Flipboard for Journalists

“Flipboard For You” is our bi-weekly series highlighting how different groups of people can make the most out of Flipboard. This edition is focused on how journalists, bloggers and freelance writers can use Flipboard in a variety of ways on the job.

While Flipboard 2.0 allows anyone to effortlessly make magazines, it\’s particularly useful to professionals. Whether you\’re managing your beat, your website\’s content or even your own career, Flipboard can be a journalist\’s best friend.

1. Build a briefing book. A great way to prepare for an interview, or gather string on a story, is to build a private magazine. Start by typing keywords into Search. The top result (indicated by the Flipboard logo) is a collection of relevant stories shared on social networks. Save the stories you want by flipping them into your own private magazine. Next, using the Web tools, perform a broader search on the Web. Flip relevant articles, pictures, videos into your briefing book. This is an excellent way to mine archives for context and definitive, older stories.

2. Follow a breaking story. You can easily follow developing news on Flipboard via hashtags on social networks like Twitter, Instagram, YouTube and Flickr. Simply type #[keyword] into Search and tap the Flipboard logo under “Start Reading on Flipboard” to get a feed that blends results from all relevant networks. Or, if you prefer searching each network individually, select specific results under the network name that\’s listed below the first Search result.

3. Cover a breaking story or topical issue. Build a magazine around a current event. Add a description. Publish it and keep updating it. Tell us about it by writing to staffpicks@flipboard.com and we might feature it within our news channels and on our Content Guide.

The Twice Promised Land: by Daniel Easterman

4. Manage your own brand. Create magazines to showcase your clips or build up a channel around your beat or other interests.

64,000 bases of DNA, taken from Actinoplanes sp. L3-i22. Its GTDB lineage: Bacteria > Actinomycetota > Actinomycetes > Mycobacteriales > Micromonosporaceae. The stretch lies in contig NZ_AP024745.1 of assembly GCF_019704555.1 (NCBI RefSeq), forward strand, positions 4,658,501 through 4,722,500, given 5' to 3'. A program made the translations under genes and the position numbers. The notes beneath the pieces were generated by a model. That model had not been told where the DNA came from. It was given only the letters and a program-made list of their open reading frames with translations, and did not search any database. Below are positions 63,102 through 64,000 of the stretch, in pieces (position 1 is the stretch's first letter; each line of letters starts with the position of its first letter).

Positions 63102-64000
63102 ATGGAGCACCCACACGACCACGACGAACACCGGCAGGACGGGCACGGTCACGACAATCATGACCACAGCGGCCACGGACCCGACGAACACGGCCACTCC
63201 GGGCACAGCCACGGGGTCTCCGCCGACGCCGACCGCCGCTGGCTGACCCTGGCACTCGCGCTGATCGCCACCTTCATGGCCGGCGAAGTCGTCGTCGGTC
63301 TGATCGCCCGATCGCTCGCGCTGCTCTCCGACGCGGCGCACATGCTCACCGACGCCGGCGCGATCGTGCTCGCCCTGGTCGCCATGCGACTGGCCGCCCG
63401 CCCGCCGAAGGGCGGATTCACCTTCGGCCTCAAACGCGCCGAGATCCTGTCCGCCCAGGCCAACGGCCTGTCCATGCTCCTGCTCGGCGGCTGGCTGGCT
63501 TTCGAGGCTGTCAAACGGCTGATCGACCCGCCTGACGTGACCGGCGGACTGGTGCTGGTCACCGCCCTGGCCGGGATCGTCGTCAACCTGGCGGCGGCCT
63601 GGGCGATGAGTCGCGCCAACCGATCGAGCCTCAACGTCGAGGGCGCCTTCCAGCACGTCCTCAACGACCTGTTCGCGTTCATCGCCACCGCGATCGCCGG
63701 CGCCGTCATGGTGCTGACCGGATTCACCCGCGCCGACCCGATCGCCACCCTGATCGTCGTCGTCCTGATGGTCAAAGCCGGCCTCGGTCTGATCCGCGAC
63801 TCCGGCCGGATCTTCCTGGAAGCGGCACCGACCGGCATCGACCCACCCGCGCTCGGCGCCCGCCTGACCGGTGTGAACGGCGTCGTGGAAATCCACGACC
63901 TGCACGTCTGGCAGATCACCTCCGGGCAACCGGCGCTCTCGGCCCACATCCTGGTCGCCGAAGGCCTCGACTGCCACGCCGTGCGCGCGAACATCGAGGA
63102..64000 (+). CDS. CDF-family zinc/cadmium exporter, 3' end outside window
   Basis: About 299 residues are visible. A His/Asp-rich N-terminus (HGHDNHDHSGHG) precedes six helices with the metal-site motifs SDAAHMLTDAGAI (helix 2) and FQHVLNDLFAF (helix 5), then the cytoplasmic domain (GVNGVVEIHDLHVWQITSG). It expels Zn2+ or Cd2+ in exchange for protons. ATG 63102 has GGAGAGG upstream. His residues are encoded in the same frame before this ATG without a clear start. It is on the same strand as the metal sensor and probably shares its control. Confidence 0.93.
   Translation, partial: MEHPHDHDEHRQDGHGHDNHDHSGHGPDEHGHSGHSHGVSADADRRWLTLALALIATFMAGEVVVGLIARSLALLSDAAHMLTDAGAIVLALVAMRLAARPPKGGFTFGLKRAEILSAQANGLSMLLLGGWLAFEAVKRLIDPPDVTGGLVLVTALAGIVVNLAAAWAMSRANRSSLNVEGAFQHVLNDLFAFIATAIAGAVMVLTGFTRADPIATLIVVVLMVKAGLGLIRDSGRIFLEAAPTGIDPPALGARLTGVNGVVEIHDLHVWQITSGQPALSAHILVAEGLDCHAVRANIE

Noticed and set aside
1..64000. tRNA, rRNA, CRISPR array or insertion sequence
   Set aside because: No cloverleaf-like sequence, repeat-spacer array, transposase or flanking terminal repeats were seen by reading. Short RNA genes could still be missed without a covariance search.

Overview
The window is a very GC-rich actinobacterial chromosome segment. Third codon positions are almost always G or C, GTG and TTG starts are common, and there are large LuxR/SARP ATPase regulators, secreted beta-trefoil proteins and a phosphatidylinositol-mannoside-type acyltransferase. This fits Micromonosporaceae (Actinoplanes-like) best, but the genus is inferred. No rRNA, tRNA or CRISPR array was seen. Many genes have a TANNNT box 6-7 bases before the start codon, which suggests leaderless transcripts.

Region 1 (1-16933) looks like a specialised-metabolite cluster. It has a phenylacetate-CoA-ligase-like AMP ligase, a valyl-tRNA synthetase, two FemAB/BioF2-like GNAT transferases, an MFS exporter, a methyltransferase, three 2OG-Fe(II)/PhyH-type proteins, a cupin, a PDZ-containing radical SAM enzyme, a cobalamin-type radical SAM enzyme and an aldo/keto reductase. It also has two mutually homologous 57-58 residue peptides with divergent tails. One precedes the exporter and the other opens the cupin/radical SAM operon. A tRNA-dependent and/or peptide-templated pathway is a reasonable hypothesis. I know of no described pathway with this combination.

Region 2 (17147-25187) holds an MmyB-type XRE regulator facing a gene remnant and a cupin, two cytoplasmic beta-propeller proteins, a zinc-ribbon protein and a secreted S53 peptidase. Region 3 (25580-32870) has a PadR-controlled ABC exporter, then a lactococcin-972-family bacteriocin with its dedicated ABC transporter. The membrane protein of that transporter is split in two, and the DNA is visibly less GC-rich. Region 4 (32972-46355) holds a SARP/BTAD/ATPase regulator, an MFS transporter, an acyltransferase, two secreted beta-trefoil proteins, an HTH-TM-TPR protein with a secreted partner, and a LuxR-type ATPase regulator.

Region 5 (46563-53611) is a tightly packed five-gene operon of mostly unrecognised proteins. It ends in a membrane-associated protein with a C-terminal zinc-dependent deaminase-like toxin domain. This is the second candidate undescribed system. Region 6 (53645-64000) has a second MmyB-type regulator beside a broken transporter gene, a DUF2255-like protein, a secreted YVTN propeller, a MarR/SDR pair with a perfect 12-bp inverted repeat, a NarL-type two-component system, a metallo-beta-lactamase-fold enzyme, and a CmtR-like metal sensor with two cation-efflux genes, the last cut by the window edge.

Games: by Federico Viticci

A Digital Lifestyle: by Mario Armstrong

5. Go local. We want Flipboard to be a place where readers can find anything that interests them, including hometown news. If you\’re curating news around your locale, let us know at staffpicks@flipboard.com. Likewise, if you have a blog that covers a locale, did you know that Flipboard makes full RSS feeds looks terrific? Publish your blog via RSS, then search for on Flipboard and view the feed. This spec outlines how to optimize your RSS for Flipboard.

6. Build magazines around special topics in your archives. If your publication has been around for a while, there\’s likely great content sitting in your archives. Using the Flipboard Editor, you can quickly flip this stuff into a magazine, exposing it to a new audience.

@tim’s FT stories: by Tim Bradshaw

My Interviews: by Stephen Cox

My Portfolio: by Nick Statt

7. Slice and dice your content in new ways. The sprawling tech blog TechCrunch posts as many as 50 items a day. That means that sometimes, great stories get tamped down by more minor things. So the editors there decided to use Flipboard 2.0 to build TechCrunch Weekly, published Friday afternoons, to surface the best stories of the week. Similarly, The Daily Telegraph, a morning newspaper in London, takes the most important stories of the day and publishes Telegraph PM weekday afternoons, aimed at commuters in the UK. Whether you publish hourly, daily, weekly or monthly, Flipboard gives you an easy way to change how you aggregate your content.

TechCrunch Weekly: by TechCrunch

Telegraph PM: by The Telegraph

Om Says: by GigaOM

If you’re interested in past installments in the Flipboard for You series, check out Flipboard for Travelers and Flipboard for Neighborhood Activists, Issue Advocates, Political Junkies and Pols.

~JoshQ
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@flipboard
+flipboard

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